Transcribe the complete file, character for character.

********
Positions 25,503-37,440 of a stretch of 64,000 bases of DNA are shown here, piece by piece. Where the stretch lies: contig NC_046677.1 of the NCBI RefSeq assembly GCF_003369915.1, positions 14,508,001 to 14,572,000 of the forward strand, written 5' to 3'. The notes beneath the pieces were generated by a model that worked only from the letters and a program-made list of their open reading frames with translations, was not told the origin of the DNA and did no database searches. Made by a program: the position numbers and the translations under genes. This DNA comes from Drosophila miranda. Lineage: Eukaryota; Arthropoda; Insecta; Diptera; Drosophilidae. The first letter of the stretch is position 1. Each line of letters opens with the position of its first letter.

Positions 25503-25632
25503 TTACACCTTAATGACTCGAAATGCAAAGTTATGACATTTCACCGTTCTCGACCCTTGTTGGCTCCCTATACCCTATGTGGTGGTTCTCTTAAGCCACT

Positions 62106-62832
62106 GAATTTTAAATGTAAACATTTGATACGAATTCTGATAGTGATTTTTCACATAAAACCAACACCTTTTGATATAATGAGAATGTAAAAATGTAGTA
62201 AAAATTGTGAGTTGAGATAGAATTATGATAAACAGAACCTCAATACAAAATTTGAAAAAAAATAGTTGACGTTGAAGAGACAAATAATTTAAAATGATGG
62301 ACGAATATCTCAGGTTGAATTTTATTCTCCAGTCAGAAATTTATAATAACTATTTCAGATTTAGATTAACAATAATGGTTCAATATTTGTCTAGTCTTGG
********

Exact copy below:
Positions 25,503-37,440 of a stretch of 64,000 bases of DNA are shown here, piece by piece. Where the stretch lies: contig NC_046677.1 of the NCBI RefSeq assembly GCF_003369915.1, positions 14,508,001 to 14,572,000 of the forward strand, written 5' to 3'. The notes beneath the pieces were generated by a model that worked only from the letters and a program-made list of their open reading frames with translations, was not told the origin of the DNA and did no database searches. Made by a program: the position numbers and the translations under genes. This DNA comes from Drosophila miranda. Lineage: Eukaryota; Arthropoda; Insecta; Diptera; Drosophilidae. The first letter of the stretch is position 1. Each line of letters opens with the position of its first letter.

Positions 25503-25632
25503 TTACACCTTAATGACTCGAAATGCAAAGTTATGACATTTCACCGTTCTCGACCCTTGTTGGCTCCCTATACCCTATGTGGTGGTTCTCTTAAGCCACT

Positions 62106-62832
62106 GAATTTTAAATGTAAACATTTGATACGAATTCTGATAGTGATTTTTCACATAAAACCAACACCTTTTGATATAATGAGAATGTAAAAATGTAGTA
62201 AAAATTGTGAGTTGAGATAGAATTATGATAAACAGAACCTCAATACAAAATTTGAAAAAAAATAGTTGACGTTGAAGAGACAAATAATTTAAAATGATGG
62301 ACGAATATCTCAGGTTGAATTTTATTCTCCAGTCAGAAATTTATAATAACTATTTCAGATTTAGATTAACAATAATGGTTCAATATTTGTCTAGTCTTGG